The fae somersaulted away from the tree into a crouched position. Scuttled backward. Too weak for flight — its last option was to fight.
Wyn circled, foot over foot, torso sideways to present a smaller target, dagger pointed at her enemy. The fae mimicked her, step for step. Frost dripped from its fingers. Power radiated off its body in waves, like ripples across a lake.
Two heavyweights, they waited for the other to strike first.
The fae bared pointed teeth.
It zigged. Wyn zagged, thrusting and catching the fae across the leg. A loud screech pierced the quiet. Black smoke billowed from the wound. The acrid scent of burning flesh wafted across the field.
Speed and strength equal, they fought through the haze. Wyn’s dagger was a blur, taking little bites out of the fae’s flesh. Etched grooves into every limb. Black ichor oozed. The fae’s movements turned sluggish. Wyn’s lips kicked up on one side, grin turned into a feral snarl.
Then, the fae faltered — swayed from blood loss, gaze glazed, feet stumbling back one, two, three steps.
Wyn pounced, landing on the fae with all the force of her small frame, carrying them both to the ground. Straddling the creature, she dug the tip of her dagger into the tender flesh above its arctic heart.
“This is for the family you slaughtered, and for the man who watched them die, and the world you and your kind destroyed,” she said, her voice sharper than the weapon she wielded. She leaned closer, adding one name to the list, the name she added to every list, before she killed a fae. “And Dylan.”
Wyn drove her iron dagger through the heart of the silver-skinned faerie. Craaunch.
It screeched, the high-pitched death knell worming its way down into Wyn’s soul. Adding to the haunting music with her own voice, she turned her suffering into a keening ballad. Their cries died and she gasped, tears stinging her eyes and blurring her vision.
Her eyelids fluttered, the fae in front of her flickering back and forth between the visage of another winter faerie she’d assassinated. Instead of an iron dagger to the heart, she’d had to improvise, use a fireplace poker. Memories dug into her flesh like chigger fleas, to fester and reproduce.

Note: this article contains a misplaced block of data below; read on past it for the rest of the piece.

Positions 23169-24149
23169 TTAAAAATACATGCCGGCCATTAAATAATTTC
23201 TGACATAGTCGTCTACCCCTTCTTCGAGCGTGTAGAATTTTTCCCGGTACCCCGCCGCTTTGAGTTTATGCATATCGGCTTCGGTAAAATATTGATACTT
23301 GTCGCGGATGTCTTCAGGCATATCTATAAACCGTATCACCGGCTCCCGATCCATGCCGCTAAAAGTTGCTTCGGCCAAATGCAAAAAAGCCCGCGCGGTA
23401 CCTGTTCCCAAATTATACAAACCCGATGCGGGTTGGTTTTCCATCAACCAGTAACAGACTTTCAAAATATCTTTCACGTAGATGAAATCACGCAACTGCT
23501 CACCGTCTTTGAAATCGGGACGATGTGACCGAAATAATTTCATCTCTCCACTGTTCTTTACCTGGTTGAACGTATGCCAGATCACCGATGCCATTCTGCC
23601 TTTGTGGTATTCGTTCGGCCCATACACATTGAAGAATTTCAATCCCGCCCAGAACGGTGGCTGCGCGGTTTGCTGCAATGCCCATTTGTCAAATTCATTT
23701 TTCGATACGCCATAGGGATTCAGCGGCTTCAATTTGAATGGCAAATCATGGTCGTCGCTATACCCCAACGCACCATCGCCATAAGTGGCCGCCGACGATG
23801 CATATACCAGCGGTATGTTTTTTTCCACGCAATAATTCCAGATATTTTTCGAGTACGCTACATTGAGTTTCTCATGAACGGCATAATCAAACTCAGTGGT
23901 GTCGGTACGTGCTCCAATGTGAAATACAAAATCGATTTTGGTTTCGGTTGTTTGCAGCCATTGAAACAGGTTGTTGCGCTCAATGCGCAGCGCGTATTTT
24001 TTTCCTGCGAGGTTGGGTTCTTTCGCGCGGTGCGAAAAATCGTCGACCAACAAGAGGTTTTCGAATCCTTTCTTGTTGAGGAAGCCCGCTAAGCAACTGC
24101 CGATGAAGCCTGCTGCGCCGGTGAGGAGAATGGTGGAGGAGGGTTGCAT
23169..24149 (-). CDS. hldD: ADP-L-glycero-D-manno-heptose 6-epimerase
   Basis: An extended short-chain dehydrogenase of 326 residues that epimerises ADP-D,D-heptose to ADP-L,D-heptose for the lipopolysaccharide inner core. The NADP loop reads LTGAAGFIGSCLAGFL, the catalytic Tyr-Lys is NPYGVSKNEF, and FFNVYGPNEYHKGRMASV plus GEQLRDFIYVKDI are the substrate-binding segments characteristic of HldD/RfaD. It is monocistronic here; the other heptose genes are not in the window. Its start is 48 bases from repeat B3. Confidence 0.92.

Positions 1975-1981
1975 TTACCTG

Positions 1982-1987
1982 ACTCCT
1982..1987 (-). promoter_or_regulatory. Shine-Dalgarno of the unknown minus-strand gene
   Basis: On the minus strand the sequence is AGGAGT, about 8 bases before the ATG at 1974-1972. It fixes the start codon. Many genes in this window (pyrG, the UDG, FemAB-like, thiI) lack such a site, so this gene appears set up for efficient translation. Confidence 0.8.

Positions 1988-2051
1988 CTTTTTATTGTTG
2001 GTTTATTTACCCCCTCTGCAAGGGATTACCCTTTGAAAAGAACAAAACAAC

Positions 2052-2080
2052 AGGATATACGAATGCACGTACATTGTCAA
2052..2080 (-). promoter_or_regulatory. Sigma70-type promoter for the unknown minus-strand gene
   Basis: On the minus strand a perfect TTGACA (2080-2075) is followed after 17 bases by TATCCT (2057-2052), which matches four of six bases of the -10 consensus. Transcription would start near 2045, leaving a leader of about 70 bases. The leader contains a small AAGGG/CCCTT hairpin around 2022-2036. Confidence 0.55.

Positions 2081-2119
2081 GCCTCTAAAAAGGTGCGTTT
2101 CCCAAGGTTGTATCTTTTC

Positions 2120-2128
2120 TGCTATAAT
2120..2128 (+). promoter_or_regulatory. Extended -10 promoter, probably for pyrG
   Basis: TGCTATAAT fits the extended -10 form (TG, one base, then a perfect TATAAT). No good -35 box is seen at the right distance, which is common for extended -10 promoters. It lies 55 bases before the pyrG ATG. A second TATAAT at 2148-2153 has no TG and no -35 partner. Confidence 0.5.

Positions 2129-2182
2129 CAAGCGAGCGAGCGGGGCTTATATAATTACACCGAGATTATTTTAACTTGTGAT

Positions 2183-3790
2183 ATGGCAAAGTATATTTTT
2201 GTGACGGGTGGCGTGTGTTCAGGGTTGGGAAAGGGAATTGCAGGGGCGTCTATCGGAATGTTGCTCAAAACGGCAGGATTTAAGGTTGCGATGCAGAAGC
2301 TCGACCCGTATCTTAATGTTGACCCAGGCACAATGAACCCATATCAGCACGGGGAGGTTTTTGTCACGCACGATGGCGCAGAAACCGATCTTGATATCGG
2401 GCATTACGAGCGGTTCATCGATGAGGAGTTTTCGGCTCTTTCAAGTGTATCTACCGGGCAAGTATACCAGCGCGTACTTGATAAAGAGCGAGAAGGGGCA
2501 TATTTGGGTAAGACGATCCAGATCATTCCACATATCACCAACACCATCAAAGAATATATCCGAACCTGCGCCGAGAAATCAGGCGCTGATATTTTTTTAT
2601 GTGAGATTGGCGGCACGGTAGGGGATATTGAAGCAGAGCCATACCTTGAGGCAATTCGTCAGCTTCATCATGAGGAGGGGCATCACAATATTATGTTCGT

Each bite spilled guilt, brought torment, burrowed deeper like a poison into her veins.
Until all she was, was poison. To fae. To herself. To the world.
To kill the fae was to save more children from their grasp, while never allowing herself to forget the child who mattered most and slipped right through her fingers.
Frost shot up the blade. A desperate effort to halt the fae’s execution. The cold bit into Wyn’s fingers, black splotches blossoming up the tips. She hissed in a breath at the sharp sting drawing her from the chaos of her memories.
Wyn rose up, grip tight on her dagger, and put all her hundred-and-thirty-pound weight atop it. The slick metal dug past the fourth and fifth rib to the delicate heart beneath. Choking black smoke poured from the wound, coating her nose and mouth with sulfur.
Time ran out. For the fae. And Wyn.
A shockwave of arctic wind, the release of the fae’s life force, lifted her off the creature and tossed her across the field like a cigarette butt from a speeding car.
Cyrus is gonna kill me if I come home with another concussion.
Oxygen shot through her lips like a bullet from a gun’s barrel upon impact with the frozen dirt, her head a coconut bashed against a rock. Black fireworks did a jig in front of her eyes, their booming eruptions ringing in her ears. Her fingers spasmed against the ground. Her chest bounced like a half-deflated basketball.
Rolling over onto her stomach, Wyn hocked a loogie into the grass and dragged the back of her arm across her mouth.
“Fucking Fae.” Her teeth chattered louder than the birds chittered. The lump at the back of her head was the size of Mount Everest. She rubbed her fingers across it, wincing at the bowling ball of pain ricocheting across her skull. “Never die easy.”
A bemused chuckle invaded the silence.
Wyn shivered from the bump on her head to the tips of her stubby toenails. No one should be around, not in the remote forests of Vermont. The shiver latched tighter, the Winter fae’s magic leaching from her system. Her fingers blurred. Teeth crashing together like cymbals. Cold drilled down through her bones to the marrow.
Withdrawal made her its bitch.
Awe, damnit. Wyn ground her teeth, half to halt the clacking and half because she detested the slow descent and ensuing withdrawal of Winter fae ice. She’d forgotten—the tactical advantage of the Winter fae ice was not worth this hell.